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I hope my story isn't too long and involved...and that people can offer me some advice as I try to figure things out for myself and my family! A few years ago, I started to wonder whether I had gluten sensitivity. I was tested through Enterolab in 10/06 and the value was a 9 with the normal cut off being a 10. I did not change my diet and figured this was another case of me being somewhat of a hypochondriac!! Fast-forward a few years...I decided to re-test a few weeks ago, and my value came back at 119. Because of that result, I decided to go ahead and have the casein sensitivity testing done--I should have that result in about 2 weeks.

I saw my doctor last week for an unrelated reason and asked her to run blood work (celiac panel)--I'm fairly certain it will be normal, although I do believe that a few years ago I had one antibody result in a workup for osteopenia that was at the very high end of normal--I will call my rheumatologist's office on Monday and see if they can track down that result--I don't think they did any additional testing, and at that point, gluten sensitivity was not on my "radar." My osteopenia was attributed to the fact that I had an eating disorder as a teenager.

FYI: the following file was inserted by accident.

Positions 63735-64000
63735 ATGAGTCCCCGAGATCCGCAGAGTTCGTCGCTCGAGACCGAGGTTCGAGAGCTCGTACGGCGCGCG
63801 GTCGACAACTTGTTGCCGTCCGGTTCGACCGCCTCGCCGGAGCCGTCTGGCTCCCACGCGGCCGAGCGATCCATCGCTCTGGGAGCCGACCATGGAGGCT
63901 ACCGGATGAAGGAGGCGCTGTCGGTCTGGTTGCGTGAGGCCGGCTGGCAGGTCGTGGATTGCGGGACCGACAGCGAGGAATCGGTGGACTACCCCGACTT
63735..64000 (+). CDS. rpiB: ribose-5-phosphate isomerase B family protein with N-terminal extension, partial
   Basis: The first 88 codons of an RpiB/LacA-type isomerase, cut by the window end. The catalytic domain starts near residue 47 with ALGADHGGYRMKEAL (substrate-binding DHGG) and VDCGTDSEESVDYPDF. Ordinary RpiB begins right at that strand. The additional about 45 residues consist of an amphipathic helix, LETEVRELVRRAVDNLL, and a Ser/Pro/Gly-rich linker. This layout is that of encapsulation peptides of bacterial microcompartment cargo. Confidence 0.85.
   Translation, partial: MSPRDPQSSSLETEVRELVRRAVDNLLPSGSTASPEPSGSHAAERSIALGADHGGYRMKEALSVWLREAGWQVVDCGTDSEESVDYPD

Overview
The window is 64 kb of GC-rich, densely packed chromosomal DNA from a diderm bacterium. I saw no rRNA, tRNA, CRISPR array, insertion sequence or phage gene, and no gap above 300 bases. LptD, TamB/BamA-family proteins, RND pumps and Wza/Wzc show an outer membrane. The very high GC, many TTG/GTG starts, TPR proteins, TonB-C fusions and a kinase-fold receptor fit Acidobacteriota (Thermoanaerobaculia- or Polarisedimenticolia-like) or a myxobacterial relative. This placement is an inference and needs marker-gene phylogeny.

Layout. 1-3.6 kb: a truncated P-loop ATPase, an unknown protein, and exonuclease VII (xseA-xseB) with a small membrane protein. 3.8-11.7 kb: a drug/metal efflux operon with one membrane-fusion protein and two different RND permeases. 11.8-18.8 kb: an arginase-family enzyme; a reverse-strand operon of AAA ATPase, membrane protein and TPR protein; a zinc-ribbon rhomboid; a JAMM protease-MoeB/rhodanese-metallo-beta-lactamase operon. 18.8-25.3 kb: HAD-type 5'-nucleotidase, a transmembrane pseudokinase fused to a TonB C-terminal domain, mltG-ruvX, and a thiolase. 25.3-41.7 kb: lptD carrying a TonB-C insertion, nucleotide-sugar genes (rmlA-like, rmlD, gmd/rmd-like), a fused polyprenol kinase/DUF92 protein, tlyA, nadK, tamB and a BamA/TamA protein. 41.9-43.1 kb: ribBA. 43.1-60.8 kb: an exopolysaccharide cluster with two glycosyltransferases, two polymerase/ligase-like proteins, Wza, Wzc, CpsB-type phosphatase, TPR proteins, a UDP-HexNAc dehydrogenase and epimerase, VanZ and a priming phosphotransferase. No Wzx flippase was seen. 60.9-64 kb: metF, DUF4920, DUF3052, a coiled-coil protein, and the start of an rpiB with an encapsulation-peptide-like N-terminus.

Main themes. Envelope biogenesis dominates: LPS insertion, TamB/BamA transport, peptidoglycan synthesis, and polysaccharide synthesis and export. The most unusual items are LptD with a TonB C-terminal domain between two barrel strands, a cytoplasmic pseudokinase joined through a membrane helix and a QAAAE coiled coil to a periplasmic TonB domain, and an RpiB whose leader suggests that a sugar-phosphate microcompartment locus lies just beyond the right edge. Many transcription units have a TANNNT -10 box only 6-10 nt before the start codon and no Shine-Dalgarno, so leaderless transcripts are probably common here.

So, assuming I have normal blood work and a result from Enterolab that indicates a definite gluten sensitivity, these are my questions:

1. For those with gluten sensitivy diagnosed only by stool antibodies, do you follow as strict a gluten-free diet as someone diagnosed by blood and/or biopsy results? I'm wondering whether you concern yourself with things like cross contamination in a toaster, etc. or whether you just try to avoid obvious sources of ingested gluten or whether it is taken as "seriously" as if you had a diagnosis confirmed by blood/biopsy.

2. How do you handle prescription medications that might contain gluten? Has anyone been able to argue for an insurance company to pay for a brand-name medication versus a generic medication based on results from Enterolab? I have not brought this up with the doctor that prescribed the 2 medications that are an issue--I suppose I could just ask that doctor not to substitute but since Enterolab's processes and results are not accepted by many doctor's, I really didn't want to discuss it with this doctor if I could avoid doing so.

3. I have 2 children--one child (boy, age 11) has a somewhat volatile personality--can be sweet and charming and then be quite disagreeable at the drop of a hat! He eats a LOT of wheat--and has been anemic at several points in his life. Does anyone have experience with children and wheat sensitivity where the main symptom would be mood swings? This might also be a blood sugar issue with him--which could also be related to the wheat/carb consumption.

Sorry to be so longwinded! I'm learning lots from this site--thanks in advance for any help!